Sliding backwards off the side of the Zodiac, I hold my snorkel mask in place with one hand and brace for impact. Wearing two layers of thermals and three pairs of ski socks underneath a dry suit, I’m cautiously confident that I’m adequately insulated against the elements. I’m somewhat less prepared for the sting of the icy water on my exposed cheeks as I plunge in, but the pain is swiftly forgotten when I remember—I’m snorkelling in Antarctica!
Polar snorkelling is just one of several optional non-motorized activities available on small-ship expedition cruises operated by Aurora Expeditions. And I’m intrigued. I could happily spend every day of my voyage to Antarctica gazing upon the continent’s soul-stirring landscapes from the ship’s observation deck, but as we pick our way around the enormous tabular icebergs of the Weddell Sea, I wonder what it might feel like to explore beneath the surface.
As my eyes adjust to a saltier view of the White Continent, I discover that the water is absolutely teeming—fortunately not with razor-toothed leopard seals or orcas, but with tiny gelatinous creatures Antarctica’s penguins apparently love snacking on. The visibility is surprisingly low for such a calm day, but it only adds to the otherworldly vibe as I slowly flipper alongside an iceberg, its bummock glowing a brilliant shade of aquamarine in the teal abyss.
Around the 20-minute mark I begin to lose feeling in my fingers and start looking around for the Zodiac. But the first thing I lock eyes on is a flipper. Squeals of delight—albeit muffled by snorkels—pierce the still afternoon air as it dawns on the members of our snorkelling group that we’ve been joined by a playful young fur seal. Watching it effortlessly twist and weave between us as we bob around much less gracefully in our ultra-buoyant dry suits, I’m awestruck by this incredible creature, trusting us completely to share this wild place with him.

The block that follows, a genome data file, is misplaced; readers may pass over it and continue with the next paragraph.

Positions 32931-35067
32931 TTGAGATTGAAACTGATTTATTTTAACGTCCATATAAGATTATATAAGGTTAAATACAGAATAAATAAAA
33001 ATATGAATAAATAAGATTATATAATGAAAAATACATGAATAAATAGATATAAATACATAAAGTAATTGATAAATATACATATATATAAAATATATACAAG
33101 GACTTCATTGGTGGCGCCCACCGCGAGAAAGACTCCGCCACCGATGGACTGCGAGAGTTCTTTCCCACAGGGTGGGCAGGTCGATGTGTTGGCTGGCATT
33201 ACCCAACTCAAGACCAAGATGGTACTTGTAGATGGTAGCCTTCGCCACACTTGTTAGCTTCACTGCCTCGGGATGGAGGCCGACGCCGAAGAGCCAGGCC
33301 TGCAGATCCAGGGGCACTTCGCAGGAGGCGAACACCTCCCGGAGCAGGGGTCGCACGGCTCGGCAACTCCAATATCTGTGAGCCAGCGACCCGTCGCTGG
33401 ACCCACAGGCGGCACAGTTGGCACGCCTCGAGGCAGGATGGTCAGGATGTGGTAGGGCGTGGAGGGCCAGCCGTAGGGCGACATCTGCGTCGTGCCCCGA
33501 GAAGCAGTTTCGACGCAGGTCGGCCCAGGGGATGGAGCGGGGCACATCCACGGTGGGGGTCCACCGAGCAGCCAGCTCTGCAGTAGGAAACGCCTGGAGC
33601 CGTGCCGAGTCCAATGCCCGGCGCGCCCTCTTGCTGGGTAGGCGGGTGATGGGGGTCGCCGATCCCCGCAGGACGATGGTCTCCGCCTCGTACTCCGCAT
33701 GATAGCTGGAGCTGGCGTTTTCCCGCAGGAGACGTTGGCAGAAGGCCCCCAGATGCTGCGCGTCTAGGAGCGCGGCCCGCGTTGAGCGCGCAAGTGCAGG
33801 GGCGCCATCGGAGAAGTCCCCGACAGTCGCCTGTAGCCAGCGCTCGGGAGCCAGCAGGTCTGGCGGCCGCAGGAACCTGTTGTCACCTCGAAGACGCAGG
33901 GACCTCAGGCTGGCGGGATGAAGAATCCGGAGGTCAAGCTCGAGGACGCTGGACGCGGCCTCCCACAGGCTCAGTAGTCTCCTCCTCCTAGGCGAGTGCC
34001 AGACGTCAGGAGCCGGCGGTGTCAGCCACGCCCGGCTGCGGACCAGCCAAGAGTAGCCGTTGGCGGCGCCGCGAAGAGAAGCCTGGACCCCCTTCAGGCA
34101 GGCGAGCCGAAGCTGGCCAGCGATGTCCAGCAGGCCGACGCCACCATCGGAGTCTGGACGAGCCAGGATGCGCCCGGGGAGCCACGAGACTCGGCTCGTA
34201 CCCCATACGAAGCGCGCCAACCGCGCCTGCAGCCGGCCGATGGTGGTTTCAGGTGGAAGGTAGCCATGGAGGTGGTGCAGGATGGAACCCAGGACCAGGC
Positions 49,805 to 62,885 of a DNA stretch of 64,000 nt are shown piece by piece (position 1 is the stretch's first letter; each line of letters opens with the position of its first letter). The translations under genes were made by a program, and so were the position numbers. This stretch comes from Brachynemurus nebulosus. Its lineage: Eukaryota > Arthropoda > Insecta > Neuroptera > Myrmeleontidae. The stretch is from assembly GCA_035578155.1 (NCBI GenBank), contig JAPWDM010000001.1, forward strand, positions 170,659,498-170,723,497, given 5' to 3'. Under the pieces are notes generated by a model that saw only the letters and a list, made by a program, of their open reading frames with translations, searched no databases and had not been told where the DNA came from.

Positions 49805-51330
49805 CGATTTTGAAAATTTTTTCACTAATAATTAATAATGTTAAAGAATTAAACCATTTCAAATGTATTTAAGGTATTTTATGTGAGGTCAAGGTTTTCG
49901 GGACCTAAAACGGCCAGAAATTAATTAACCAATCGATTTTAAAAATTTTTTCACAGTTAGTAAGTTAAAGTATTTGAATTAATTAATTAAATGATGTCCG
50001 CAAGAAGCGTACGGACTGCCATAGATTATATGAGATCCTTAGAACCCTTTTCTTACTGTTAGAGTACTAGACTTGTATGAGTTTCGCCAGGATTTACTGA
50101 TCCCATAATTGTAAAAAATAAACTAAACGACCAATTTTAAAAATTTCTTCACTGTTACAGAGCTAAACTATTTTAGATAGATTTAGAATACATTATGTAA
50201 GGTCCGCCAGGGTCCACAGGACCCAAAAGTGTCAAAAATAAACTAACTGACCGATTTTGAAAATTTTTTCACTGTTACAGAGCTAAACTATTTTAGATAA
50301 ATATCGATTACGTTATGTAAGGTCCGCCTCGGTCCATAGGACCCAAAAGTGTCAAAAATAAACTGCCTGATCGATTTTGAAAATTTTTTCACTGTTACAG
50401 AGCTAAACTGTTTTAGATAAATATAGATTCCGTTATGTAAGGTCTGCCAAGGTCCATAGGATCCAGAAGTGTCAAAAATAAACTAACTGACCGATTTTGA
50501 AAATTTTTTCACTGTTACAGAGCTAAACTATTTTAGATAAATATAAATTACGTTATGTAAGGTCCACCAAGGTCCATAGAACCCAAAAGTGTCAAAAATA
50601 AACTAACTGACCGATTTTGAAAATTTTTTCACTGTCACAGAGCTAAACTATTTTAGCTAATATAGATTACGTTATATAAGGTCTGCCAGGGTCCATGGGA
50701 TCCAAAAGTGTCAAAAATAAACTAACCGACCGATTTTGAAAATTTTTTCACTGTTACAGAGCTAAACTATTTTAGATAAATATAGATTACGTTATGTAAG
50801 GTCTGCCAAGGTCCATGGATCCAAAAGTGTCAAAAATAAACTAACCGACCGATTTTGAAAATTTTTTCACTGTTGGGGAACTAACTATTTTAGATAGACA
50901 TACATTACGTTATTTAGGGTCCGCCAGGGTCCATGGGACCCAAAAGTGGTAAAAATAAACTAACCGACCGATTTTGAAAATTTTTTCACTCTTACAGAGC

It’s such a special moment, I’m reluctant to recount it to fellow passengers back on board in fear of inciting mass FOMO. But no one misses out on the fun on Aurora Expeditions’ ships, which carry approximately 132 passengers in polar regions. With Antarctic tourism regulations restricting landings to 100 passengers at a time, this means every Aurora passenger has an opportunity to explore terra firma (without having to take turns) when the ship anchors, if you’re not already taking part in an optional activity such as snorkelling, kayaking, scuba diving or skiing. History buffs can even opt to follow in the footsteps of explorer Sir Ernest Shackleton on foot or by ski on the Shackleton’s Crossing option offered on select expeditions. Should you feel like staying on board instead, Aurora Expeditions’ supports a number of fun but meaningful citizen science projects you can opt to get involved in at your leisure.
With no landing option on this particular afternoon, most passengers who pass on snorkelling instead pile into Zodiacs to ogle icebergs up-close on a more intimate cruise, pausing to marvel at seals and penguins relaxing on these temporary frozen islands as snow falls softly on the surreal landscape.
By the time I’ve finally thawed out—which required a hot shower and a stiff drink—I’m absolutely exhausted. But I’d go polar snorkelling again in a heartbeat…perhaps with an extra layer of thermals for good measure.
Aurora Expeditions’ small ships are designed for adventure and their itineraries maximize your time off-ship to explore and connect with remarkable destinations. Aurora offers the most comprehensive activity program, supported by an experienced Expedition Team. Some activities are included in an expedition like Zodiac cruises and short hikes, while other like snorkelling, sea kayaking and skiing are optional and cost extra.